Not knowing where to turn or what to do after being diagnosed with epilepsy can be frightening.
Jo-Anne Welton, volunteer executive director for Epilepsy North Bay, wants people to know help is available locally.
“Our chapter is volunteer. We’re very small but we do have wonderful support from Epilepsy Ontario. I’m available to the community to give guidance and resources to help direct anybody, a family, an individual, or a workplace, if they are looking for information about how to manage their epilepsy, how to cope with their epilepsy, or how to be referred to an expert on epilepsy,” said Welton.
“There are actually quite a few people living with epilepsy here in North Bay. Most people like to be anonymous, and they don’t necessarily want to be part of an on-going group. People tend to call me when they’re in crisis, not so much when things are going well, which is fine. People phone me or email me and they’re desperate for a response because they need answers quickly. They’re devastated, and they really want to be educated. My job is to educate people and direct them to the resources that are available in our community.”
Epilepsy is a disorder, not a disease.
Epilepsy Ontario describes epilepsy as a “common brain disorder characterized by recurrent seizures.”
“Epilepsy is a neurological disorder of the brain, and it affects the communicators in the brain, the neurotransmitters. There is an over excitability that happens in the brain, and the brain misfires, causing involuntary movements in the body,” explained Welton.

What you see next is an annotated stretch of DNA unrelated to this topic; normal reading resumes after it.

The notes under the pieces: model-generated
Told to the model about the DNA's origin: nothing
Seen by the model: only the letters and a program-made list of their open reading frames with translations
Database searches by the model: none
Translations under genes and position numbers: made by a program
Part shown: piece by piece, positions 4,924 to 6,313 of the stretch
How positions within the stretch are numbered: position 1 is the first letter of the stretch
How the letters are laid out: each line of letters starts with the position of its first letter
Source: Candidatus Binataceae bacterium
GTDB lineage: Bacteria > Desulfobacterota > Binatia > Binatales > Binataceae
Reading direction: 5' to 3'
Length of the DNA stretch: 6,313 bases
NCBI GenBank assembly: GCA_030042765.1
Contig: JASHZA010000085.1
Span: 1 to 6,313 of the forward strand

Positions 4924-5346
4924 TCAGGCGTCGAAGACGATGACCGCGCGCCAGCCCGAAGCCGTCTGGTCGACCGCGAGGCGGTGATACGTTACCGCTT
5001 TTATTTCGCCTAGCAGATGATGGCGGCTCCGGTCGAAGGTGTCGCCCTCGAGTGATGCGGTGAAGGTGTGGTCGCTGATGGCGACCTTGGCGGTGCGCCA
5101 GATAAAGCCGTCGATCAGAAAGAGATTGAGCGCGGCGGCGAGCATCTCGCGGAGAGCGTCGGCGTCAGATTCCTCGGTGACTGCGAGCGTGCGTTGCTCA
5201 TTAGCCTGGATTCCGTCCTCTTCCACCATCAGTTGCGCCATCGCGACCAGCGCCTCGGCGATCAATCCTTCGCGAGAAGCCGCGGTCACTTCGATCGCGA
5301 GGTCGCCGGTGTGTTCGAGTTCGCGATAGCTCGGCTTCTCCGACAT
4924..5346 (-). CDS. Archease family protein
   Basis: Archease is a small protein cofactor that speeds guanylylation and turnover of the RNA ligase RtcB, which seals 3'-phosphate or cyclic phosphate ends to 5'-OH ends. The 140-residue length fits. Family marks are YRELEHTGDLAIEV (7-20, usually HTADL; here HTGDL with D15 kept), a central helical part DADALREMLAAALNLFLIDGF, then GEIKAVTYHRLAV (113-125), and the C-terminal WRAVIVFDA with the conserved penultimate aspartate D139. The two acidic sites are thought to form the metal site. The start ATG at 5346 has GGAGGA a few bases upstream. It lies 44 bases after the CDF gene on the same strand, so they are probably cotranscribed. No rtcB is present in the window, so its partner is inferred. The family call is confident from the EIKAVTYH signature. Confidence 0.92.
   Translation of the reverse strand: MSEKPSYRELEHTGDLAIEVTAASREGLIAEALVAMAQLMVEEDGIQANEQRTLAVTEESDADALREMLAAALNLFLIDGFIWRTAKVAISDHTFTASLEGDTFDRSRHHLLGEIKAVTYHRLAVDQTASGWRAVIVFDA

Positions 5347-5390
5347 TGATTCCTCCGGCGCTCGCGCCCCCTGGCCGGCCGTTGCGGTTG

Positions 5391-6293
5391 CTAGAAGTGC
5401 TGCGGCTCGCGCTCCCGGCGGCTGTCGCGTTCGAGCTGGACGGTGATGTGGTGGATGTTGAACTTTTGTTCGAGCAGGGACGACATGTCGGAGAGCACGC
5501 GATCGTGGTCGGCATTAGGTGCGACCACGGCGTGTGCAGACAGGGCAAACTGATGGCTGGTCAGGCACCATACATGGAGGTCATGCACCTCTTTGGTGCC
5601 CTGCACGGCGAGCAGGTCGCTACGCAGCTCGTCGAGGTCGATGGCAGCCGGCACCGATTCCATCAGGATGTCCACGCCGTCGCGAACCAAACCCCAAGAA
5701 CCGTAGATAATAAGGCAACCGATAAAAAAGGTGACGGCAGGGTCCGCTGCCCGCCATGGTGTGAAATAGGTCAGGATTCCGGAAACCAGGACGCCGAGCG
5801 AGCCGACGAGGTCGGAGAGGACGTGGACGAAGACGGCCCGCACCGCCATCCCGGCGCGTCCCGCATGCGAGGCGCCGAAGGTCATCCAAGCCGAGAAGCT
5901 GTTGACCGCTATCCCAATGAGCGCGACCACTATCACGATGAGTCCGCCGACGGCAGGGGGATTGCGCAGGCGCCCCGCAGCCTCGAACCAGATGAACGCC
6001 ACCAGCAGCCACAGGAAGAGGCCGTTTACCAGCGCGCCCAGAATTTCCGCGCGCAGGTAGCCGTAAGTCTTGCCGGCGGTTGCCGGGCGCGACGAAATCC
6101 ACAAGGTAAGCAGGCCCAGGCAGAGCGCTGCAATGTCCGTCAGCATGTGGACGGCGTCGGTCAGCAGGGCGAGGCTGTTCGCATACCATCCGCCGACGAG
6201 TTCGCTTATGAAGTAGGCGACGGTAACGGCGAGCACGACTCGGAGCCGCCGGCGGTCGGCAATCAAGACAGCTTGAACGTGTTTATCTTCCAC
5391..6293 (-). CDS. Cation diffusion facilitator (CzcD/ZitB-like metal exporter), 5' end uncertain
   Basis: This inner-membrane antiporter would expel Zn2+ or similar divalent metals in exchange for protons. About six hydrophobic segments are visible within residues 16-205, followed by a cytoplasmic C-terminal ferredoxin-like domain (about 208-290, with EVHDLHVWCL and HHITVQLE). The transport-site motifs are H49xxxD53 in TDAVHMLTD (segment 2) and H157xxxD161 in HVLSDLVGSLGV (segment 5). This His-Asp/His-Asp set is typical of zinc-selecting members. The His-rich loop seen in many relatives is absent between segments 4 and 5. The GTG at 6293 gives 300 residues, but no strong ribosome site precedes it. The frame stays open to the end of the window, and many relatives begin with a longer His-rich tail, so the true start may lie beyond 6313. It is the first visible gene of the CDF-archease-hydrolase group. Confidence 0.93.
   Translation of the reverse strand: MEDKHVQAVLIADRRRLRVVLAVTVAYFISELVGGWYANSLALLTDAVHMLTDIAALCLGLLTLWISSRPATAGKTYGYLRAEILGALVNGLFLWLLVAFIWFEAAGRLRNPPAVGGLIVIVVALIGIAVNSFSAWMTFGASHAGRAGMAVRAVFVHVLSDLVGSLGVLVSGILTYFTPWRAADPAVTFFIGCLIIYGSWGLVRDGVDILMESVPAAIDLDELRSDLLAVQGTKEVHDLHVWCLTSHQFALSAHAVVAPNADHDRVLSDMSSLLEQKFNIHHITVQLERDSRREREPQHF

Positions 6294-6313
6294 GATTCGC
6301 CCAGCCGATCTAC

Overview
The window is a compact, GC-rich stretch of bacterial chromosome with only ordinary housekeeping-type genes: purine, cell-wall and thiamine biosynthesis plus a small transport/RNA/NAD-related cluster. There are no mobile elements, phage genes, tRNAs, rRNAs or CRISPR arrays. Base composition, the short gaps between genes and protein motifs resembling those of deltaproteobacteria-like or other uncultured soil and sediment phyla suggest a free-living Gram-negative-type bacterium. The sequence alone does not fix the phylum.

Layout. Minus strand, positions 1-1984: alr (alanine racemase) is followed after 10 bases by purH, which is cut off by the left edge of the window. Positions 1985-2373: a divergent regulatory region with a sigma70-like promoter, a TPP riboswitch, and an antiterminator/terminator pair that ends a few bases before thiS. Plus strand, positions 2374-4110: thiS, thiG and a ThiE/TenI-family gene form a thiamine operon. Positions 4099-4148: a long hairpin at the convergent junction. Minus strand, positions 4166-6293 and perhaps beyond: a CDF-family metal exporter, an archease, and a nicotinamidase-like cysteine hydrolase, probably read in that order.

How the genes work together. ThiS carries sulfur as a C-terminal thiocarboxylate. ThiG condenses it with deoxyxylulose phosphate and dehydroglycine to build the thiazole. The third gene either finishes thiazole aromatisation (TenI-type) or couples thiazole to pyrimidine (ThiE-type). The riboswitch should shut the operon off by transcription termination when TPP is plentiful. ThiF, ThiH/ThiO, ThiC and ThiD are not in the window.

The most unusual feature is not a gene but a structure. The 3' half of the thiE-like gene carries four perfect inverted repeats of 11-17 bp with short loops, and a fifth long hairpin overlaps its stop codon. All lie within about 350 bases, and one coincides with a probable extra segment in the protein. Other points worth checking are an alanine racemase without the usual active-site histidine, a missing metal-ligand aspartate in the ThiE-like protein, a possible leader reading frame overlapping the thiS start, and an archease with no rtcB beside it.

“So, things like staring when you didn’t mean to do so. Or your arms start shaking involuntarily, or you fall unconscious and your body starts shaking, the muscles start to twitch and relax involuntarily. So, you don’t have any control over this condition until you see a medical professional to help you manage it with medication.”
An Epilepsy Canada fact sheet indicates that every day in Canada, an average of 42 people learn they have the disorder, and in 50 to 60 percent of cases, the cause is unknown. In the remaining cases, it identifies a brain tumour and stroke, and any kind of head trauma as the most common cause.
“Probably the highest incidents of epilepsy is with children, followed by seniors. Adults fall in the middle from age 35 to 55,” said Welton.
As a non-profit organization, she would like to see the day when it receives proper funding.
“I would love to see the government fund it because I feel that it is something that is very much needed,” said Welton.
“In southern Ontario, they do their own fundraising and they have large communities and good support. We don’t have anything here. This is all volunteer. I have been volunteering for Epilepsy North Bay for over 20 years, and I do it because it is important to me, and I do it because it is a needed service here in our community.”
Contact information is available online through Epilepsy North Bay. There is also a Facebook page.